Peeking out over the balcony, from my room I can watch the bustling activity taking over the town. Blue tarps cover the streets almost entirely, making shelter for the merchant stalls – this is the Bac Ha Sunday market in Northeast Vietnam.
We made it here last night from Ta Phin, the village we stayed near Sapa, with the idea to explore the famous market. Bac Ha is the largest city in the area, and the Sunday market is a magnet for locals and tourists alike.
Thousands gather here every Sunday. I’d say this is not just a place for stocking up, but also a meeting place for families and friends. Villagers from the surrounding hill minority tribes descend to trade, barter, and socialize, and this was the main reason for me to come. I love to photograph local traditions and markets, and what better place to enjoy it than in the most colorful display of the region?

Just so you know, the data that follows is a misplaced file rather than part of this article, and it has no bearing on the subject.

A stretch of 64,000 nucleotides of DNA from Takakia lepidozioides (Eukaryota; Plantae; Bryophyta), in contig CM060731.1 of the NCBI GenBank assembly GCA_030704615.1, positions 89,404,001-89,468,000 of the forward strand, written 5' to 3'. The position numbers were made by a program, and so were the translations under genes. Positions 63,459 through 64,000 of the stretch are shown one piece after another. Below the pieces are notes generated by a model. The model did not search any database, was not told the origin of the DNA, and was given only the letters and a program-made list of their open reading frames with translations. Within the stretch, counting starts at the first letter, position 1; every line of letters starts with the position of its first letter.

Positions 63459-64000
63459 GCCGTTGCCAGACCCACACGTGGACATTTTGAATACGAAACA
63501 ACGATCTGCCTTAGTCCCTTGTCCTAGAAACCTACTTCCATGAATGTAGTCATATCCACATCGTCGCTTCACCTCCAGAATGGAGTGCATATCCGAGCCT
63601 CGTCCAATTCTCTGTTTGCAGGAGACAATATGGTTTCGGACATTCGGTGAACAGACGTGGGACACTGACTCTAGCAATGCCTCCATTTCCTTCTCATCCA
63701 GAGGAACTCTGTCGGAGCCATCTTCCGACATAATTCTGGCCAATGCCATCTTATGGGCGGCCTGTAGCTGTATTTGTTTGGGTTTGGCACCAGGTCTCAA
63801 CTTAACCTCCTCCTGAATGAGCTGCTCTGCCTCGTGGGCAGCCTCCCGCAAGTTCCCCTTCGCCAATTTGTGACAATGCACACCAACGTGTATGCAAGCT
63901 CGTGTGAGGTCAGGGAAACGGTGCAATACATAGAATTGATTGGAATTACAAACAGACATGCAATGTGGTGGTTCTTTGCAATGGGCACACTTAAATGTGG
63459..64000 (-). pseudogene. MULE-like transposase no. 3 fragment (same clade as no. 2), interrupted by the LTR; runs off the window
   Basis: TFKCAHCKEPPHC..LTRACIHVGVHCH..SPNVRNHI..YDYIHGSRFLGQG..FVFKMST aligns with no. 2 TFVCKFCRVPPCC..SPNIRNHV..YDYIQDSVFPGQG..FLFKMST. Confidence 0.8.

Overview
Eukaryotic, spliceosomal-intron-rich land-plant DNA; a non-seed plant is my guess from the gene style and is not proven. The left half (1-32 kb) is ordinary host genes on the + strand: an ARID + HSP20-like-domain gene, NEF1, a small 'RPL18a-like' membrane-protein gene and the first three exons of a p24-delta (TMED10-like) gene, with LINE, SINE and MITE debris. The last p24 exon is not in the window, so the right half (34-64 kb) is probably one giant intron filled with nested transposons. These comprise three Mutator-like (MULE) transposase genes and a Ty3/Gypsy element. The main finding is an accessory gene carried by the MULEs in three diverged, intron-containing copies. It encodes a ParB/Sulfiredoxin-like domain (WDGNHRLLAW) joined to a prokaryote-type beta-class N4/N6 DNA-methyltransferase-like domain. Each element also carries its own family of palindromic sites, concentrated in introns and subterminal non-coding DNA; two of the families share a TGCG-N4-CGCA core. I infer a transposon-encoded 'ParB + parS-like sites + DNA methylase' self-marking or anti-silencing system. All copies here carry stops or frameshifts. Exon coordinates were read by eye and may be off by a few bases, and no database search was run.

The different ethnic groups come here to get almost anything imaginable; sometimes there are products that can’t be found anywhere else. The crowded market offers a wide selection of produce, meats, clothing, home essentials, and of course, livestock. Pigs, ducks, chickens, cows and dogs can be seen as cuts of meat or alive. There is also a buffalo trading “plaza” that was almost surreal to watch.
Wandering the different sections and taking photos on the way was a great experience; at times I just sat observing the frenzy of activity, from the guy stopping by for a smoke to the crowds howling and bargaining around the sellers.
We stayed here for about four hours and then headed back to Ta Phin. On the route back we stopped near some women harvesting rice on a field and made some portraits. The sun was setting while we were getting to Sapa and we also had the opportunity to take some more amazing landscape photos of the Sapa mountains and valleys with their iconic rice paddy fields.
This was certainly an amazing day. I adored the experience of photographing the market as much as I loved the landscape and the stay in the Sapa region. Like on the rest of the trip, all the photos were taken with Fuji X cameras.
More coming soon, but in the meantime, feel free to leave comments.